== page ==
In my current position, working with Dr. Kevin Durrheim’s Virtual Interaction Application (VIAPPL) lab, I am using game experiments and computational models to extend this last work. One aim is to combine and refine the design of public goods and intergroup experiments. These research designs enable the manipulation of many functional properties of structures in the overall design (e.g., the overall productivity of the commons), as well as group and individual-level features (e.g., commons access, group size, perceived goals and relationships).
Another aim of these studies is to learn how attending to and interacting with one or more commons under different conditions alters behavior and psychology at different levels simultaneously (i.e., at individual, group, intergroup, or superordinate levels). In the first study in a series of these experiments, we alter the specific structural conditions of objective or perceived vulnerability and productivity at the level of the self, group, and commons. This allows us to identify the optimal balance of vulnerability and productivity for mutually beneficial outcomes to occur at all levels simultaneously, and to describe individual and collective psychology under such conditions.
My work has many potential practical applications for civil and political activists, policy-makers, and clinical psychologists, among others. Some of these applications might include:
a) Fostering socially mutualist norms and practices in targeted ways, so as to increase sustainability and empowerment in activism, development, and migrant policy efforts.
b) Understanding whether and how conflicting needs and social interlinkages can be reconciled and made to be mutually empowering (e.g., in formulating foreign policy while taking into account domestic politics and domestic political psychology, or in understanding how more sustainable and self-sufficient lifestyles can be supported).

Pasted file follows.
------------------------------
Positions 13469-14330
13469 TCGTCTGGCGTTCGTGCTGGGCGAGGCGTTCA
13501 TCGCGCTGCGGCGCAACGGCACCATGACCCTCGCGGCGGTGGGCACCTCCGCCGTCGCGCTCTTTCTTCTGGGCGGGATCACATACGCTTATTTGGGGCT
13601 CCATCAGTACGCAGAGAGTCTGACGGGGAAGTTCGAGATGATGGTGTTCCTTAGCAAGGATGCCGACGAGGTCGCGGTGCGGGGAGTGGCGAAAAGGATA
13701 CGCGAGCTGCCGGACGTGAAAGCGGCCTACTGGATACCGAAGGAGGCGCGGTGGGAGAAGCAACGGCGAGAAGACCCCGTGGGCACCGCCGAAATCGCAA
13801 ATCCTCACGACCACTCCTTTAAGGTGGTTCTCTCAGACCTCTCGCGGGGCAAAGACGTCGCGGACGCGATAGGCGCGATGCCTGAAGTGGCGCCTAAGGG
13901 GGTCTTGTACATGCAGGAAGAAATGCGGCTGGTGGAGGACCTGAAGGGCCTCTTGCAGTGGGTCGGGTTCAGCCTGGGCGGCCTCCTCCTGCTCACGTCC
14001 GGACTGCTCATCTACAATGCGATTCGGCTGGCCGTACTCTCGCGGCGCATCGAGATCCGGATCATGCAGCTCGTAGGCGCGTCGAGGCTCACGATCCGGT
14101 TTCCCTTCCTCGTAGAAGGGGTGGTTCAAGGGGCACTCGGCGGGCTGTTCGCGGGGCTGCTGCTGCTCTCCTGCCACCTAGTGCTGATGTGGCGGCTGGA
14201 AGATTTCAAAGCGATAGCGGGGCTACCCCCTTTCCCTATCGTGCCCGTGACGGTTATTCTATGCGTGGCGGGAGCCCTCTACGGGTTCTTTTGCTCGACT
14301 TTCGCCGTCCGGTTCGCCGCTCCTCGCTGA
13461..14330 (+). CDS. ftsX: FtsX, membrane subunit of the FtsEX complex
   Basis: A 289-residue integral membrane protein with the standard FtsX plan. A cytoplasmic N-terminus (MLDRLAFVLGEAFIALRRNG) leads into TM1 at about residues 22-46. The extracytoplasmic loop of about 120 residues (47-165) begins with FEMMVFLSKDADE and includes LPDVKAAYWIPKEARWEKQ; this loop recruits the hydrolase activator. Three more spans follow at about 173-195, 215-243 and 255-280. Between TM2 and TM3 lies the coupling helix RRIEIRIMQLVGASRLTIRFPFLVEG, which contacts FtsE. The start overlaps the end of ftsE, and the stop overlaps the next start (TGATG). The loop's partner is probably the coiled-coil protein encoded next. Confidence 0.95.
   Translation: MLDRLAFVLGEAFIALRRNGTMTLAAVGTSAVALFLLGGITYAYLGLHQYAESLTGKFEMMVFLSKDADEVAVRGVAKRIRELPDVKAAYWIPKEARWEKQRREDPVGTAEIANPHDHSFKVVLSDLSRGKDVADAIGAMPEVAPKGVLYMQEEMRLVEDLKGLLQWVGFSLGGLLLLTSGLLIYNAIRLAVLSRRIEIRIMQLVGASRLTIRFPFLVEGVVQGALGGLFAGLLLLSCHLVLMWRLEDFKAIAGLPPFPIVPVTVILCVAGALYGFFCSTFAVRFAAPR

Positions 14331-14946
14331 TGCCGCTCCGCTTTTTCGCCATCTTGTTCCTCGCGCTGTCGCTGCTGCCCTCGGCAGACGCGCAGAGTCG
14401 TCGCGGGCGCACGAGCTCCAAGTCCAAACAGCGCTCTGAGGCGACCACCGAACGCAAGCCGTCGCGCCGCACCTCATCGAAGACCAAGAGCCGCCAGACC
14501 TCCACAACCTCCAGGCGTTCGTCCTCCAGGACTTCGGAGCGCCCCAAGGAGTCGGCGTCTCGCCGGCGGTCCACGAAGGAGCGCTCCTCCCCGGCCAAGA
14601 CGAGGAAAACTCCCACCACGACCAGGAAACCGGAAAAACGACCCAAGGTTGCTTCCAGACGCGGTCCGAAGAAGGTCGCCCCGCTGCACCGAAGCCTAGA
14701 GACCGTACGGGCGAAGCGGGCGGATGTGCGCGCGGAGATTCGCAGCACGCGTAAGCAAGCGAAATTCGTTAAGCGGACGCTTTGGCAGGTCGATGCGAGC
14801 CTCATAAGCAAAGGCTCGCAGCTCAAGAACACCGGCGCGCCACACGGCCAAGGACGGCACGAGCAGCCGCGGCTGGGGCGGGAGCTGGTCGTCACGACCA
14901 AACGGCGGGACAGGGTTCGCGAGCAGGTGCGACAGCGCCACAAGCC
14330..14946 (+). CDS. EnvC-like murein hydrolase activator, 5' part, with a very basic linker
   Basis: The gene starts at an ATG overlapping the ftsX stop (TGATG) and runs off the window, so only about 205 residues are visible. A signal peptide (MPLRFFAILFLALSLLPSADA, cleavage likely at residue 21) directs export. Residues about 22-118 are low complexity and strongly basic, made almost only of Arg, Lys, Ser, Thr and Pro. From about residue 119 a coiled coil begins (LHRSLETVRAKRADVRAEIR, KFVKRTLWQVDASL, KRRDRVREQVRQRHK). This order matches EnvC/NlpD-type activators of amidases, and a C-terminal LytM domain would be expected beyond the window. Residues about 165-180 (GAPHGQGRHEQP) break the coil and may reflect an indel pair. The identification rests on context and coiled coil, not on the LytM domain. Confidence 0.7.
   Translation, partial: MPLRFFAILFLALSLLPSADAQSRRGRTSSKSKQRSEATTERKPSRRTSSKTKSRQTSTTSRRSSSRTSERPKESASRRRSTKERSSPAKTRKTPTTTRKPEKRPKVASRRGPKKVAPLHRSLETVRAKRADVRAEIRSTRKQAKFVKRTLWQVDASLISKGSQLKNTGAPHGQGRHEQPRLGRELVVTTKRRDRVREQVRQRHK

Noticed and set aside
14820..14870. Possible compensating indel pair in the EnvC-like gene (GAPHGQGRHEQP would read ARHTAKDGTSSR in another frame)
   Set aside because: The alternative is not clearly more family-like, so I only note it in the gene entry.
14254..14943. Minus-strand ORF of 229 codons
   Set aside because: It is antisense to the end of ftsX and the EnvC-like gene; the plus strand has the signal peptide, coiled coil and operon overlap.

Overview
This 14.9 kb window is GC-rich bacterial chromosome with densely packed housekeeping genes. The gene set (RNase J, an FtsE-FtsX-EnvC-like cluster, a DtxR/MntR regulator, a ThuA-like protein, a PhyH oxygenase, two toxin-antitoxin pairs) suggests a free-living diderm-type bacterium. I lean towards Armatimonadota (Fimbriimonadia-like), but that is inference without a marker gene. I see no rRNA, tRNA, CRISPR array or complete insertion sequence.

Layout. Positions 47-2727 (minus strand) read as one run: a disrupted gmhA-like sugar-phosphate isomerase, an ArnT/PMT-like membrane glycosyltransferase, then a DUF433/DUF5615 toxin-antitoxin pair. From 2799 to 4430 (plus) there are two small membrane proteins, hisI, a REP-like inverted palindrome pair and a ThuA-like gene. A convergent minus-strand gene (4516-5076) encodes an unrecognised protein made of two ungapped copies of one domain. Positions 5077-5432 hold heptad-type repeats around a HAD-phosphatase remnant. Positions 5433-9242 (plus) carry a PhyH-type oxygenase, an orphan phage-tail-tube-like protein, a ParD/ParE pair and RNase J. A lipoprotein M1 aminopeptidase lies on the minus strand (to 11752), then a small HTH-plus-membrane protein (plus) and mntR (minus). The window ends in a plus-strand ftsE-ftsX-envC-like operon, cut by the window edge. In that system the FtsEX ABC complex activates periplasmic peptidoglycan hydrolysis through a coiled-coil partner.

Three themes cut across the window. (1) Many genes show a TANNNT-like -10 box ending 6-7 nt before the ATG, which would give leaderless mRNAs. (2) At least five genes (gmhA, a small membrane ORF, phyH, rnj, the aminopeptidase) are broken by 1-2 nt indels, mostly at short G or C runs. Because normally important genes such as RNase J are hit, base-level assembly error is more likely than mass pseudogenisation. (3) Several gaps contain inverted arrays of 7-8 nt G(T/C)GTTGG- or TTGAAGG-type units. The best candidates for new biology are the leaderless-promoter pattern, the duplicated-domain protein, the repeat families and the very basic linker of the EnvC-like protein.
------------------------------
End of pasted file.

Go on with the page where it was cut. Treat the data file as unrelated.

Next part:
c) Informing clinical psychologists and others regarding differences in the effects of political events (e.g., political violence) on psychological health and well-being across political contexts, so that interventions can be tailored accordingly.
d) Using individual (e.g., online archival data) and context (e.g., (sub)national indices of state power) data together to forecast and respond to political orientations and behaviours beyond conflict or protest (e.g., the potential for separatist, isolationist, alter-cultural, emigrant, or charitable movements).
These are only a few of the possible applications of some of the work discussed here today. I hope this short introduction to my research leads to yet more explorations, collaborations, and applications.
If you are interested in any of this work, or in working together on something new, please find me on ResearchGate, or write me at firstname.lastname@example.org.
Bou Zeineddine, F. (in prep). Alter-cultures, separatists, diasporas, and undergrounds: An introduction to the psychology of exit in collective action and empowerment. Journal of Personality and Social Psychology.
Bou Zeineddine, F. (2016) Social Mutualism as the Psychology of Alter-cultural Praxis. Doctoral Dissertations. Paper 925. Available online at: http://digitalcommons.uconn.edu/cgi/viewcontent.cgi?article=7141&context=dissertation
Bou Zeineddine, F. & Pratto, F. (under review). The need for power and the power of needs: Towards a universalist political psychology. Advances in Political Psychology.
Bou Zeineddine, F., & Pratto, F. (2014). Political distrust: the seed and fruit of popular empowerment. In van Prooijen, J.W & van Lange, P.A.M. (Eds.), Power, Politics, and Paranoia, Cambridge University Press, Cambridge, UK.
Bou Zeineddine*, F., Pratto*, F., Muldoon, O., Lemieux, T., Kteily, N., Levin, S., Sidanius, J., et al. (in prep). The sword and shield: Compassion and experiences of political violence. Journal of Personality and Social Psychology.
Pratto, F. & Bou Zeineddine, F. (2015). Politics and the Psychology of Power: Multi-level Dynamics in the (Im)Balances of Human Needs and Survival. In Forgas, J., Fiedler, K., & Crano, B. (Eds.), Social Psychology and Politics, Psychology Press.
Pratto, F., Lee, I., Tan, J., & Pitpitan, E. (2011). Power basis theory: A psycho-ecological approach to power. Social Motivation, 191-222.
Pratto, F., Sidanius, J., Bou Zeineddine, F., Kteily, N., & Levin, S. (2014). When domestic politics and international relations intermesh: Subordinated publics’ factional support within layered power structures. Foreign Policy Analysis, 10, 127–148. doi:10.1111/fpa.12023.